China agrees to rollover USD 2 billion debt on existing terms


PTI | Islamabad | Updated: 28-02-2024 22:07 IST | Created: 28-02-2024 22:07 IST
China agrees to rollover USD 2 billion debt on existing terms

China has agreed to roll over a USD 2 billion debt on existing terms after initially seeking a hike in price as debt-trapped Pakistan's policy to maintain foreign exchange reserves through deposits by three friendly countries, according to a media report on Wednesday.

An understanding has been reached with Beijing to further extend the repayment period of the USD 2 billion loan maturing on March 23 –- Pakistan Day, The Express Tribune newspaper cited officials from the Ministry of Finance as saying.

According to official sources, China had initially asked to further increase the interest rates on the USD 2 billion debt.

Pakistan is currently paying a 7.1 per cent interest rate based on the six-month Secured Overnight Finance Rate (SOFR) plus 1.715 per cent.

The officials said that China, an all-weather ally of Pakistan, had informally communicated its decision to further extend the repayment period and the finance ministry was waiting for a formal response, the report said.

Interim Prime Minister Anwaarul Haq Kakar last month formally requested the Chinese government to roll over the maturing loans, according to the officials.

Pakistan paid Pakistani Rs 26.6 billion in interest in the last fiscal year to China, Saudi Arabia, and the United Arab Emirates (UAE) on the USD 9 billion deposits that these three nations placed with the State Bank of Pakistan, the SBP balance sheet showed.

In the preceding year, the country had paid Pakistani Rs 12.2 billion which within a year jumped by 118 per cent.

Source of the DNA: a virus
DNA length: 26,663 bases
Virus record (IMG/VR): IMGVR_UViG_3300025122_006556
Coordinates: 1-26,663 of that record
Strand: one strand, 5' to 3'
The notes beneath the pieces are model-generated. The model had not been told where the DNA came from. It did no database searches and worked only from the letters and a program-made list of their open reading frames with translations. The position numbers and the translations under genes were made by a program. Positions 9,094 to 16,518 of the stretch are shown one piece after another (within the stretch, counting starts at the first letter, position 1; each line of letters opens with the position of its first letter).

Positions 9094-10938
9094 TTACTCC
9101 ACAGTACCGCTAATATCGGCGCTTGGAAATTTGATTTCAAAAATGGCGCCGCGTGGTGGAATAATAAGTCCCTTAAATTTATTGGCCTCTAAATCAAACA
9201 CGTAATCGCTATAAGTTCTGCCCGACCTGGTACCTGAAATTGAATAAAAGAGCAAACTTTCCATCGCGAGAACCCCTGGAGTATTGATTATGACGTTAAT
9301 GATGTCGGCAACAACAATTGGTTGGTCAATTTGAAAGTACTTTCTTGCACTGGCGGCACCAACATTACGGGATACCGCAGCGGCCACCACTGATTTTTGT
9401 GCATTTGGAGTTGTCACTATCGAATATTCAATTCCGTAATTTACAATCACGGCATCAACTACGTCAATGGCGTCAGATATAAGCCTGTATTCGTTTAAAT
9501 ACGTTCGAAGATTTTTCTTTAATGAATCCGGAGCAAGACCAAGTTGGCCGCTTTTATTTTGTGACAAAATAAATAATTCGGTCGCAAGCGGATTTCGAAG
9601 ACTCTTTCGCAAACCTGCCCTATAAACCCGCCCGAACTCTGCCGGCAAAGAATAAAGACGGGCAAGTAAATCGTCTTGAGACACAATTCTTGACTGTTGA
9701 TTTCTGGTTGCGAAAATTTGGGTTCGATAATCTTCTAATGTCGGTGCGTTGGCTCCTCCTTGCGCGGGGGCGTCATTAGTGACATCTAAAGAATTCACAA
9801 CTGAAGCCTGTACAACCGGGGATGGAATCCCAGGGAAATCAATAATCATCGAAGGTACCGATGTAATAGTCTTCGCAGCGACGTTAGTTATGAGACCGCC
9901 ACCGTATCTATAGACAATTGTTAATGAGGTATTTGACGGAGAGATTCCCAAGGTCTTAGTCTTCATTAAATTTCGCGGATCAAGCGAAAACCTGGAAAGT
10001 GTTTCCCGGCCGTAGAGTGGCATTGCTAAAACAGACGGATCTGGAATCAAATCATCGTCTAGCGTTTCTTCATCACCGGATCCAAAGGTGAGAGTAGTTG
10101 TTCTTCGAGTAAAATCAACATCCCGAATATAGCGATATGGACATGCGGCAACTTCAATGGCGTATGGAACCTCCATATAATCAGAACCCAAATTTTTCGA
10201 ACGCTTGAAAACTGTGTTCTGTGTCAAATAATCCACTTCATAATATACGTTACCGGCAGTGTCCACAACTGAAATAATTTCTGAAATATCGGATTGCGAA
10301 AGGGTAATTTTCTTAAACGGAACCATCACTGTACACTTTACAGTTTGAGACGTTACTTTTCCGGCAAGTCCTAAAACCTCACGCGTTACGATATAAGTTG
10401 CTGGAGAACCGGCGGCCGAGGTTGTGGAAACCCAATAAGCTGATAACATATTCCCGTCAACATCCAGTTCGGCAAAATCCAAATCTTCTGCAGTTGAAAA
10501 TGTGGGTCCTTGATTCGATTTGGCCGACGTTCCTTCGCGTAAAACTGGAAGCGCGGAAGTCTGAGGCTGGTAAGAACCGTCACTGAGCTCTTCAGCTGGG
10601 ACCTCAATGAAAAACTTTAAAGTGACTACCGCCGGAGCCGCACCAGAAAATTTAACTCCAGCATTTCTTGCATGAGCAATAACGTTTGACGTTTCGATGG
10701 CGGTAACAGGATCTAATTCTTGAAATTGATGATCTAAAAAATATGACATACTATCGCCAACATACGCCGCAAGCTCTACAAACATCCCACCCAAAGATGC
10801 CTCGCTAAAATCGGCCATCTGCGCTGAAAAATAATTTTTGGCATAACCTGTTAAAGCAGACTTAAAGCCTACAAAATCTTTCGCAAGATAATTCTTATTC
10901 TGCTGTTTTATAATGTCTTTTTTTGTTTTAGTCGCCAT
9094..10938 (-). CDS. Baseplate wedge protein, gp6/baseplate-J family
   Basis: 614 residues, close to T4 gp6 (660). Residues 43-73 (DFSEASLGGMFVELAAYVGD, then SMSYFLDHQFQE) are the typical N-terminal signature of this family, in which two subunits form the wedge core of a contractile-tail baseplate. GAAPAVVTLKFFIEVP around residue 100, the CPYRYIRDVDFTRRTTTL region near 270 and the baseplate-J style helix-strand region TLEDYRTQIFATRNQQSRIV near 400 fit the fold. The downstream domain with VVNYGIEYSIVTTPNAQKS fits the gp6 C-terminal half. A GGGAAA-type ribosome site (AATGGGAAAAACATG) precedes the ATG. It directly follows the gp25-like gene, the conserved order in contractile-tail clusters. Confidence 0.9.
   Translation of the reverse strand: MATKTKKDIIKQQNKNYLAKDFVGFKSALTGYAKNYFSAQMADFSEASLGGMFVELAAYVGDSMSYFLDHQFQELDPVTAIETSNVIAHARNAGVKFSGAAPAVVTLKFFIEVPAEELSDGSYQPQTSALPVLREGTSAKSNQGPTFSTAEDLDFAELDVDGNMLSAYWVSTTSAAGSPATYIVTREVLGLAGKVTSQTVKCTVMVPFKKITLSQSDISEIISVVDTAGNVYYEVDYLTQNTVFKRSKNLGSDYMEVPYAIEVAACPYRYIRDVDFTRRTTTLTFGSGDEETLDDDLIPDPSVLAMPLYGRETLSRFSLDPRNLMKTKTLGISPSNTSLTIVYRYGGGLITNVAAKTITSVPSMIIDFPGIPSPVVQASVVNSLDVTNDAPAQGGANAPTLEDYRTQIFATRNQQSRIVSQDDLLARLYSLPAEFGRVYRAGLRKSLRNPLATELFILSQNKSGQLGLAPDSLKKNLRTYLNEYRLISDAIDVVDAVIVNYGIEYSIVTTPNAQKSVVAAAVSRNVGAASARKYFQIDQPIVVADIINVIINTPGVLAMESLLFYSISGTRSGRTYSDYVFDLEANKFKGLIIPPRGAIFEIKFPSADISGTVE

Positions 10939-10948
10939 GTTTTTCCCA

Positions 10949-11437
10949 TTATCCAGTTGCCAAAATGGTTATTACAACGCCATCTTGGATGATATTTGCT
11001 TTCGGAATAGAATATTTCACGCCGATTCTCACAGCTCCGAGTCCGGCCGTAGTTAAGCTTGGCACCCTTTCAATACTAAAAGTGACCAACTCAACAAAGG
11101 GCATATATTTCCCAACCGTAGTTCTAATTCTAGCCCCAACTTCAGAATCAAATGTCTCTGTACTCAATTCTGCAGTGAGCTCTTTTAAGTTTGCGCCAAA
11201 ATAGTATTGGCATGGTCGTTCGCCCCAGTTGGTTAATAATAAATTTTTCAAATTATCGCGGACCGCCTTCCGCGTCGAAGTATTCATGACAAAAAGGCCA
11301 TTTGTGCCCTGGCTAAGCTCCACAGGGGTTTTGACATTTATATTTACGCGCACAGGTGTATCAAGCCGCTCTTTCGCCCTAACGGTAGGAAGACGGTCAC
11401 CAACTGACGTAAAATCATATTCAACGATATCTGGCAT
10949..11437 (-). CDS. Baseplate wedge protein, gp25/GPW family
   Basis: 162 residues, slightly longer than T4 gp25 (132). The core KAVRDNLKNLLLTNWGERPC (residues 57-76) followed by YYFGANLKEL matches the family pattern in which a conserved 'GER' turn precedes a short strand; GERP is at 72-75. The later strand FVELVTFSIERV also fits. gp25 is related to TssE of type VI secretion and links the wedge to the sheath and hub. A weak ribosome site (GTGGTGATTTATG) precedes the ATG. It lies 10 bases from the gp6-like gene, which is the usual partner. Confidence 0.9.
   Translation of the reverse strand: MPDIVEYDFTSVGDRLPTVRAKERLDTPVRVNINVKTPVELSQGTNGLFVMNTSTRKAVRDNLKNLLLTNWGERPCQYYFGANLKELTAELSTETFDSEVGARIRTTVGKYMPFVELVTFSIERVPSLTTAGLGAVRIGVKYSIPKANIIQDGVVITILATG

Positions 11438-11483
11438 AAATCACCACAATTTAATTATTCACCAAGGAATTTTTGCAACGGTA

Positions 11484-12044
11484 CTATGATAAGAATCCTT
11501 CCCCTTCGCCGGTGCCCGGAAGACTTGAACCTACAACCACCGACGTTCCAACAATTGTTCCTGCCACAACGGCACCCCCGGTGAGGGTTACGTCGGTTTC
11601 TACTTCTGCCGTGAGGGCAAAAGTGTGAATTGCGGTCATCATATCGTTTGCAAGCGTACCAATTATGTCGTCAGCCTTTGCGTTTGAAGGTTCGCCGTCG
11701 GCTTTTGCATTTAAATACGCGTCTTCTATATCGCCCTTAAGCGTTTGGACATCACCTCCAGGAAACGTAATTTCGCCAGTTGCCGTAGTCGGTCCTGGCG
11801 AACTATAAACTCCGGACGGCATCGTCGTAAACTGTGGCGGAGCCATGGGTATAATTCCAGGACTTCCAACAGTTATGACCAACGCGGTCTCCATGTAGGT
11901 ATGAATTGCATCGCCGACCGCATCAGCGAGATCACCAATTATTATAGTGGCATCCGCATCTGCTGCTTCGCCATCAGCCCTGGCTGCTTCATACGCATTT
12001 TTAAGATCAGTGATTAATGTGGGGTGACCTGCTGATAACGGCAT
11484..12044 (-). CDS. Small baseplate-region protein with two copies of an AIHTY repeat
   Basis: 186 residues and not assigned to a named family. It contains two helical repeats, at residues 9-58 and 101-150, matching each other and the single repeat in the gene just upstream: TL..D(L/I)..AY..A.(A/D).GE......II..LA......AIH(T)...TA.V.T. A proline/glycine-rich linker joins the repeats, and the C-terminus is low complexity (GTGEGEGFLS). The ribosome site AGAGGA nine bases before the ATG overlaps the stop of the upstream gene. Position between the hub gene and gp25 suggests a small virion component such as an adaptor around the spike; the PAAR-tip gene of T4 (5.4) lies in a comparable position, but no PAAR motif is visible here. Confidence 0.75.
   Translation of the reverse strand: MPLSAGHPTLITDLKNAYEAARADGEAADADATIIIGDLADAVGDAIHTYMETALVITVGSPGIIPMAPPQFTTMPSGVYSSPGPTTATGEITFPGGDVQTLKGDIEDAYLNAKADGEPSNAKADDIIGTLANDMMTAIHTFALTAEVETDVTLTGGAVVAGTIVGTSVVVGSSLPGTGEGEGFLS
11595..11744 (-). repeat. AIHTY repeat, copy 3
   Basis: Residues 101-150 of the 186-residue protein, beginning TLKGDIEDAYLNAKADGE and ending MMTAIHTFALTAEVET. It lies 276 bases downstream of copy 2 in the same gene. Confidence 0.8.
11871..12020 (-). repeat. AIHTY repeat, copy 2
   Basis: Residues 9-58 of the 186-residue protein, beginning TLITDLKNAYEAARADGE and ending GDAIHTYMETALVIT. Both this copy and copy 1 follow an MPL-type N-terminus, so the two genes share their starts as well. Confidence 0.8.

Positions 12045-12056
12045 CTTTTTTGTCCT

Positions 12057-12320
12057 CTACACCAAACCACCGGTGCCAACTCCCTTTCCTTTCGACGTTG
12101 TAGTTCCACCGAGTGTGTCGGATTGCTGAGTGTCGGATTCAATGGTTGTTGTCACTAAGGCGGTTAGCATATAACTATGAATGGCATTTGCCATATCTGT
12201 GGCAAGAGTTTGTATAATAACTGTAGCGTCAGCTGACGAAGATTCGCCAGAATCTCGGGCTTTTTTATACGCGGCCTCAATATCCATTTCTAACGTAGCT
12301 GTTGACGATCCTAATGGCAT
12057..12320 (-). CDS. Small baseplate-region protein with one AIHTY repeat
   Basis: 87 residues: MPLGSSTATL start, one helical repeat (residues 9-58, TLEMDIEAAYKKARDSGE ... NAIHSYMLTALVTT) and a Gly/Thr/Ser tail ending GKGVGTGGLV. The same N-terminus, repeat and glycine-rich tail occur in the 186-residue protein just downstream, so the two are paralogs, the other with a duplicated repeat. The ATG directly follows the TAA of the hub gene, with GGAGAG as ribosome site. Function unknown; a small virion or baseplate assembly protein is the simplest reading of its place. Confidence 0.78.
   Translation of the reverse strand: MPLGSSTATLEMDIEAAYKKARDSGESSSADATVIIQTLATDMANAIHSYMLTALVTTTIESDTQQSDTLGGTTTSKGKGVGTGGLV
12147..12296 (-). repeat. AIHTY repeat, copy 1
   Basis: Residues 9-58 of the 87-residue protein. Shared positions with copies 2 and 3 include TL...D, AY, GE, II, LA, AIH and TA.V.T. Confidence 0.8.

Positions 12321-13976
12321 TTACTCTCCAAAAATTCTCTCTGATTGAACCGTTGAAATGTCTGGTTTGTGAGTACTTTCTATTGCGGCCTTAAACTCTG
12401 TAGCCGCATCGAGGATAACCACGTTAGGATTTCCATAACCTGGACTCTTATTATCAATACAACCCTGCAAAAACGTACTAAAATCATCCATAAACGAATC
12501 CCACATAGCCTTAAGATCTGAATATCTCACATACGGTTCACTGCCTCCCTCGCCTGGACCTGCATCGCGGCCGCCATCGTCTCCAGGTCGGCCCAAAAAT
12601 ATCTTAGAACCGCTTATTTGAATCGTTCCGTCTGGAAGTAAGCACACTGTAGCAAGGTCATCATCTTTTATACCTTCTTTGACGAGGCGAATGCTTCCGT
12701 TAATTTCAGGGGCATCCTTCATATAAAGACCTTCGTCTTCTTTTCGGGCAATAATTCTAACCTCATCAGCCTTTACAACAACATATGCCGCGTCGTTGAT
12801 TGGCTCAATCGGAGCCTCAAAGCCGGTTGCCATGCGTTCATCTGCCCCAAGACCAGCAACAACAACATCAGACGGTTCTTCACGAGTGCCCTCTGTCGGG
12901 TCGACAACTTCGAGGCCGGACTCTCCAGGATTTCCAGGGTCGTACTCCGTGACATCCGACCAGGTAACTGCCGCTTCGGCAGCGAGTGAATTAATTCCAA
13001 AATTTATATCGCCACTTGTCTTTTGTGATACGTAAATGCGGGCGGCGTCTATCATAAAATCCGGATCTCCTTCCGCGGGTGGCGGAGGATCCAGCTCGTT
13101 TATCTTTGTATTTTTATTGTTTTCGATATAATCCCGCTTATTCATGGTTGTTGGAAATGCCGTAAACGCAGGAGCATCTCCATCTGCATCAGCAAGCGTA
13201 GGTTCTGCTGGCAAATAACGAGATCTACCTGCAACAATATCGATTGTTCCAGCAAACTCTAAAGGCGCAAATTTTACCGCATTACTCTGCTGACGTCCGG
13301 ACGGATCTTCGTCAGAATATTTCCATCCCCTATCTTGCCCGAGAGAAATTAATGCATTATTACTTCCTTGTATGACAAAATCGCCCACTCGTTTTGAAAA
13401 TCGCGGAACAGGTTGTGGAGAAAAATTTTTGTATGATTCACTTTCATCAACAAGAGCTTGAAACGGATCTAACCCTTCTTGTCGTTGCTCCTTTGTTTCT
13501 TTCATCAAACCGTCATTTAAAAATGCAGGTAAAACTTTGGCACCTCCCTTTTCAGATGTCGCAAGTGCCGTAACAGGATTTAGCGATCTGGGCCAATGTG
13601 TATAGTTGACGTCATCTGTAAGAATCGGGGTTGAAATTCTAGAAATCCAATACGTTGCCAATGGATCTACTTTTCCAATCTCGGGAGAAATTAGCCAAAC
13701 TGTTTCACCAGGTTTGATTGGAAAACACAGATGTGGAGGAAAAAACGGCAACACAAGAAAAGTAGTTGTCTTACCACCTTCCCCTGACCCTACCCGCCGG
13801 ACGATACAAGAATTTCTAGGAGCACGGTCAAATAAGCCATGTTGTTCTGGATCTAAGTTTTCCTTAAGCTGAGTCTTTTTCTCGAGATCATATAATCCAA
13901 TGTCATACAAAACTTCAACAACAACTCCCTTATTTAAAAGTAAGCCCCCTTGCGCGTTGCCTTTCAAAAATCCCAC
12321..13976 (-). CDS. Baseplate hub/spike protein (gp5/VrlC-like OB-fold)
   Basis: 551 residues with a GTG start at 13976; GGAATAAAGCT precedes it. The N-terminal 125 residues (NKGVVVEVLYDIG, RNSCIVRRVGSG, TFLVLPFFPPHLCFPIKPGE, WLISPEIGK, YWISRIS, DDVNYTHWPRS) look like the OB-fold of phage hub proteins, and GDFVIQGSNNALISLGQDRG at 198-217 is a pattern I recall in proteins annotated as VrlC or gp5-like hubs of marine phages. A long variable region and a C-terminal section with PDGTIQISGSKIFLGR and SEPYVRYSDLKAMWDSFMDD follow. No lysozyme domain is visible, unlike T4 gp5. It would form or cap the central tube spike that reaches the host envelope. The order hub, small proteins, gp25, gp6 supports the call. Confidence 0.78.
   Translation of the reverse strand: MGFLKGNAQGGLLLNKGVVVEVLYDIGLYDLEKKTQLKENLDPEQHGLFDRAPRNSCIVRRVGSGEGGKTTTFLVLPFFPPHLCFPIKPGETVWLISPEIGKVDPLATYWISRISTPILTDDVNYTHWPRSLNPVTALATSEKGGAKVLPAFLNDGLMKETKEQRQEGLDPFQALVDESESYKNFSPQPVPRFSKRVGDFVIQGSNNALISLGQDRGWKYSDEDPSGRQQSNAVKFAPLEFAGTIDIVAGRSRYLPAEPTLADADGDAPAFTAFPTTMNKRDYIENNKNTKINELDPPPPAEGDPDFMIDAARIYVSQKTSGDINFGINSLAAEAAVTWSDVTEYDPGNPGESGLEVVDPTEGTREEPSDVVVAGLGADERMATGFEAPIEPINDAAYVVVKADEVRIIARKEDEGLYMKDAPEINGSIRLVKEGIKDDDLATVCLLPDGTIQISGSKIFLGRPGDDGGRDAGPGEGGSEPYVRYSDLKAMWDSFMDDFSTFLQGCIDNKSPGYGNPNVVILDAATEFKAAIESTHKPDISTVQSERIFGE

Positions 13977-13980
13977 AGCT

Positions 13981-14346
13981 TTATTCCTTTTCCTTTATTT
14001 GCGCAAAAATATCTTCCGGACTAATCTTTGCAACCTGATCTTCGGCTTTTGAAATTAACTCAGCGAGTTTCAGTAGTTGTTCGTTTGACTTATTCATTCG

The authorities said that a major factor behind the 118 per cent increase in the interest cost was the currency devaluation in the previous fiscal year.

The central bank's gross official foreign exchange reserves stand at USD 8 billion.

Over the past decade, Pakistan has adopted a policy to borrow from the regional countries during difficult economic times.

It has not been able to strengthen the repayment capacity and as a result, these loans are extended at the time of their maturity.

As of June last year, the regional countries had placed USD 9 billion in deposits.

After a staff-level agreement with the International Monetary Fund, Saudi Arabia and the UAE further increased their exposure to Pakistan, taking the total tally to USD 12 billion for the three nations.

The cost of interest on these deposits is now expected to increase substantially for this fiscal year after the increase in the size of the deposits.

The SBP's balance sheet showed that during the last fiscal year, Pakistan paid another amount of Pakistani Rs 42.1 billion to China on account of interest for using a USD 4.5 billion Chinese trade finance facility for debt purposes.

The SBP report showed that the central bank fully tapped the USD 4.5 billion, or 30 billion Yuan, trade finance facility available under the China-Pakistan currency swap arrangement.

The report added that Pakistani Rs 42.1 billion interest was charged on the outstanding balance at agreed rates, which was Pakistani Rs 5.8 billion or 16 per cent higher than the preceding year.

In rupee terms, the bilateral currency swap value increased from Pakistani Rs 927 billion in the preceding year to Pakistani Rs 1.2 trillion by the end of the last fiscal year.

Pakistan largely utilised the Chinese trade finance facility to repay foreign debt and keep its gross foreign currency reserves at their levels.

The USD 4.5 billion facility is part of the SBP's USD 8 billion in gross official foreign exchange reserves. China has also extended USD 4 billion worth of SAFE deposits, which are also part of the USD 8 billion reserves.

Pakistan's gross reserves are now insufficient to service these two Chinese facilities.

(This story has not been edited by Devdiscourse staff and is auto-generated from a syndicated feed.)

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